The family station wagon headed home for what was probably the umpteenth time that day for a car belonging to the mother of five children. Mom and I were alone, and for some long-forgotten reason, I was upset.
I'm not certain how old I was. Fourteen? Fifteen? What I do know is that I began telling Mom about some perceived injustice I had suffered in my day, expecting her to pour streams of sympathy on the wounded emotions of her little girl.
As we passed the slender, tall palm trees in the median lined up like graceful dancers on a stage, mom surprised me with the firmly spoken words, "Becks, you've got to learn to roll with the punches."
I don't remember anything else about the ride home that day or our conversation, except for two things: For a brief moment I was taken aback by her lack of sympathy, and then almost immediately, her advice struck a chord deep within my impressionable young mind. "Becks, you've got to learn to roll with the punches." I can still see her resolute profile as she stared straight ahead and became more like a boxing coach than the Southern Belle I knew so well.
Like I so often did, I adapted mom's advice for the "punches" life doles out on all of us, and I've been rolling ever since.
As regular readers of my column know, my mom died last year. This is my first Mother's Day without her. But the advice Mom gave me will last forever. As I continue to apply her many words of wisdom to my own life, I also look for opportunities to pass them on to my own children.
Mom was at once both immensely loving and full of great expectations for her children. We always knew her arms and heart were open to us, but we also knew that whining would get us nowhere with this incredibly optimistic woman.My sister and I have often referred to Mom as the original "can-do" woman. No challenge was too big, no problem insurmountable for her. She was generous, kind to everyone she met, had a marvelous sense of humor and smiled for the sake of others even when she didn't feel like it. Mom faced life filled with endless enthusiasm, high energy and a resolve to accomplish her goals with excellence. And she expected her children to approach the world that way too.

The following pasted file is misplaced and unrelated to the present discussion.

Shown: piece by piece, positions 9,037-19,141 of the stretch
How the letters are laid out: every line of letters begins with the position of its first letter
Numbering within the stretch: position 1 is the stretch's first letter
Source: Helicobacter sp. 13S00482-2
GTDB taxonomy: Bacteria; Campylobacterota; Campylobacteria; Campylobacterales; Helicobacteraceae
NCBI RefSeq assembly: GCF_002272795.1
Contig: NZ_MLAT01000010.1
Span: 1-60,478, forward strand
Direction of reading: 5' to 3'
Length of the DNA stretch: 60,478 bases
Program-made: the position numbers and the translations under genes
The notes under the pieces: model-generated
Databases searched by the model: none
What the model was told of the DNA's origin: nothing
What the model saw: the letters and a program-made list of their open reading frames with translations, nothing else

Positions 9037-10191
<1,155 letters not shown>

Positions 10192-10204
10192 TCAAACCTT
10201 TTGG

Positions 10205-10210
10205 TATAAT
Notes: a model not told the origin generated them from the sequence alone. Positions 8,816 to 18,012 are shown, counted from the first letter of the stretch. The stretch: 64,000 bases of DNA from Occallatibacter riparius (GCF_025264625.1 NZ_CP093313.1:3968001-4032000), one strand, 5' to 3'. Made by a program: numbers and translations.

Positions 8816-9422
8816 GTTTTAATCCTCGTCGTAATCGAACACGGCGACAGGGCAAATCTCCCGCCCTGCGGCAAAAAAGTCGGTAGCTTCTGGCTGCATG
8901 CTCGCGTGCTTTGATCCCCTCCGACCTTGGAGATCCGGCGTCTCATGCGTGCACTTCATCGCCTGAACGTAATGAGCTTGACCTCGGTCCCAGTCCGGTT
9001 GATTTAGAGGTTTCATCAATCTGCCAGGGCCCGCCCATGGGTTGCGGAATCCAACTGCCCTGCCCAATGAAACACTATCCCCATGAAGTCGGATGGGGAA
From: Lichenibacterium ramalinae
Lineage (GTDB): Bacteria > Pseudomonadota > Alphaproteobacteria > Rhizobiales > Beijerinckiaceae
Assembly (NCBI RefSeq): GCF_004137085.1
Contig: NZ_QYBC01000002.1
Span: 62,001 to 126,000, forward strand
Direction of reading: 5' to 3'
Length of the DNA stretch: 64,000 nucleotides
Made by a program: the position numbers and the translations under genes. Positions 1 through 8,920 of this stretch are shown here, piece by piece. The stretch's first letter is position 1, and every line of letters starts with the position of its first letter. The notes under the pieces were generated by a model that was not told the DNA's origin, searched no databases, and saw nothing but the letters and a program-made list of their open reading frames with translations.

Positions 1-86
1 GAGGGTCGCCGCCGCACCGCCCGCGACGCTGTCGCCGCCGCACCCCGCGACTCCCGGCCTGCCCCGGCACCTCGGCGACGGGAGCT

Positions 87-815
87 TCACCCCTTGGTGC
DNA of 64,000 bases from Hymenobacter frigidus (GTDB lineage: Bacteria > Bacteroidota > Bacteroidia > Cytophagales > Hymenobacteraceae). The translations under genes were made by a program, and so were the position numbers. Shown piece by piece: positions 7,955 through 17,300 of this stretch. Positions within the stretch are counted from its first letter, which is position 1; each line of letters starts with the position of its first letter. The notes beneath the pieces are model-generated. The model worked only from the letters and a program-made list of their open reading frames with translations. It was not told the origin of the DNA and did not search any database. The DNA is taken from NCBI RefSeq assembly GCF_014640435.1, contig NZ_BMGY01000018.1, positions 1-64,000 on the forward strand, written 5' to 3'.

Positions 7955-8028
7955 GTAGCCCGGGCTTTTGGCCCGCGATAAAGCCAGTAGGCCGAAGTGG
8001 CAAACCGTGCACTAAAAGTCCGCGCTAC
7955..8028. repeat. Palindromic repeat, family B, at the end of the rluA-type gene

Although Mom led mostly by example, she always kept one eye on her kids and our own struggles, and was quick to offer comfort for broken hopes and hearts, and firm words of guidance when we needed direction.
One particular phrase Mom said to me several times in my youth has served me well throughout the various phases of my journey as a maturing young woman: "Bloom where you're planted." I have recalled these words many times and looked for opportunities to bloom in the midst of less-than-perfect circumstances – from living as a newlywed in a town where I knew no one; while changing what seemed like millions of diapers for my three babies; amidst challenging professional projects; when serving in positions that were great honors, but in which I felt wholly inadequate.
It seems Mom had advice for every situation. As a teen-ager just starting to date, it was Mom who reminded me that I was a child of God and had great value, that to give myself to any boy before marriage would tarnish the beauty God placed within me. As a young woman on my own, I remember calling Mom on several occasions when I faced difficult decisions in my life. Her sweet voice on the other end of the phone always gently asked, "Have you prayed about it? Just ask God to show you." And when I prayed, He always did.
Yes, I miss Mom terribly. But in my mind and heart, I still hear her voice, and I treasure and still heed her great advice.
In honor of the great woman and friend who taught me so well, I offer to all the moms out there who take the time to share of their hearts and wisdom with their children, a very warm, very loving, "Happy Mother's Day." You will always be cherished by the ones blessed enough to call you Mom.